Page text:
If you've experienced financial hardship and as a result are being pursued by debt collectors, know that they are subject to certain laws. The Federal Trade Commission explains the rules debt collectors must follow. For example, they can only contact you during certain hours, and they are not allowed to contact you at work if you've indicated you can't receive such calls there.
Dos and Don'ts of Handling Your Finances
Having financial security can play a significant role in decreasing your anxiety and improving your prospects for the future. Here are a few dos and don'ts to set you on the right path.
Do use available online tools to balance your budget. Balancing your budget can be pesky and tedious. Thankfully, the Financial Literacy & Education Commission offers tools to help you tackle this task more quickly:
Don't jump the gun on major financial decisions.One way to ensure you stay out of financial trouble is careful decision making. Don't take on unnecessary risk by speeding into a major financial decision. As U.S. News & World Report notes, there are often telltale signs you're making a bad decision. For example, are you taking advice from someone other than a financial professional? Or are you making the decision under duress? If so, take a step back or do a little more homework before moving forward.
Do beware of scams. Financial scammers are constantly looking for new victims. Anyone is susceptible, but unfortunately, older people are often viewed as easy targets. The federal government's Financial Fraud Enforcement Task Force provides access to many resources so that you can avoid becoming a victim. Here is a selection:
- National Council on Aging's (NCOA) “22 Tips for Avoiding Scams and Swindles”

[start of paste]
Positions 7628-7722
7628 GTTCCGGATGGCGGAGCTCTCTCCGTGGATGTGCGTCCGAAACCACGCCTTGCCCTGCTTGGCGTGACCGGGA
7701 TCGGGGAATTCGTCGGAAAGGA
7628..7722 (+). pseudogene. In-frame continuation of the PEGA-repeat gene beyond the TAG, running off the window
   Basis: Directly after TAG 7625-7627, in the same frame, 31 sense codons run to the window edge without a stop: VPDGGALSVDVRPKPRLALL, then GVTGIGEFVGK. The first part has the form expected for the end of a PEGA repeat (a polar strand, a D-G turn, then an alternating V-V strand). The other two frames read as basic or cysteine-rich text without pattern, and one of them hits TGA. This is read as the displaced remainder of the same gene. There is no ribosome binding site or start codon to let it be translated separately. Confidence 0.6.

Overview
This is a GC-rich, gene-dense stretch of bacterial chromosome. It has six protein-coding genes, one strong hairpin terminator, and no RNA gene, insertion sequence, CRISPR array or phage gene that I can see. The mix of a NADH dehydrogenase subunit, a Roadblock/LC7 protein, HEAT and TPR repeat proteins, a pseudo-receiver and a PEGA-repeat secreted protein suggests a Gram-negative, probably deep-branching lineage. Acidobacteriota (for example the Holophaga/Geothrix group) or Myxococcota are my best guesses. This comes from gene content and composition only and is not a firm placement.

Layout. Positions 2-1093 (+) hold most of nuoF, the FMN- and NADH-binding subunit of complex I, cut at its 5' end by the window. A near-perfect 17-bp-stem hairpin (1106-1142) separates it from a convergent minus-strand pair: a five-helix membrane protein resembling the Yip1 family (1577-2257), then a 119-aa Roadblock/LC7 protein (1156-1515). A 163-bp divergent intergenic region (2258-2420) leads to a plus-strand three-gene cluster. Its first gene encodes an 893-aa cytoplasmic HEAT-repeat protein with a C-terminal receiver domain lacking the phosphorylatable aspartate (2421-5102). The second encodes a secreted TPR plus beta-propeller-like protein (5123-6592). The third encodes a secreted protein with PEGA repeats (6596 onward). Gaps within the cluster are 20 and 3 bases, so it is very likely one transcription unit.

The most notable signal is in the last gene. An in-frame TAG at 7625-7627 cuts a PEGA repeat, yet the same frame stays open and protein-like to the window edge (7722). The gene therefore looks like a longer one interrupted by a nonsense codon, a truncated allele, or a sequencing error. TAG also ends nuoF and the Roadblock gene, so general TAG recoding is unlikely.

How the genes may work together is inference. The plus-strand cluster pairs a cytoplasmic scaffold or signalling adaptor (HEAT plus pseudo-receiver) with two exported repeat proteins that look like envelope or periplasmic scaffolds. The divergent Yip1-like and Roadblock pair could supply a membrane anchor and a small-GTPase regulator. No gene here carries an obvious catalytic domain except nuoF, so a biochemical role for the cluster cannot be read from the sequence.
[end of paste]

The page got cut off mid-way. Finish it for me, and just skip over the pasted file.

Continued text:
- Elder Investment Fraud and Financial Exploitation
- Women's Institute for a Secure Retirement's “Protecting Your Income: Tips for Elders”
- NCOA's “Top 8 Ways to Protect Yourself from Scams”
Don't go it alone. The ins and outs of our finances can get complicated. This is especially true if you're separating your assets after a divorce or break up or if you're managing the estate of a deceased spouse. However, as DailyWorth.com recommends in its financial advice for the newly single, you don't have to handle these issues on your own. In fact, it advises putting together the "right team"-a CPA, trust attorney, and financial advisor.
Do keep an eye on your credit report. Regardless of your financial situation, it is always a good idea to keep an eye on your credit score. In addition, LifeHacker.com explains how to monitor your credit for free.
Don't put your dreams on hold. Becoming newly independent doesn't mean you have to put other goals on hold. And as HuffingtonPost.com notes, attaining self-sufficiency by going back to school, starting a business, or getting a license or certification for a new career, is actually a great way to make the most of your independence. Just be sure to do the necessary financial planning as you go.
Make a Move
Whether you're transitioning out of a relationship, recovering from the loss of a loved one, or getting back on your feet financially, changing homes may be a necessary step in securing your independence. If you're making a move, use these tips and resources to simplify the process.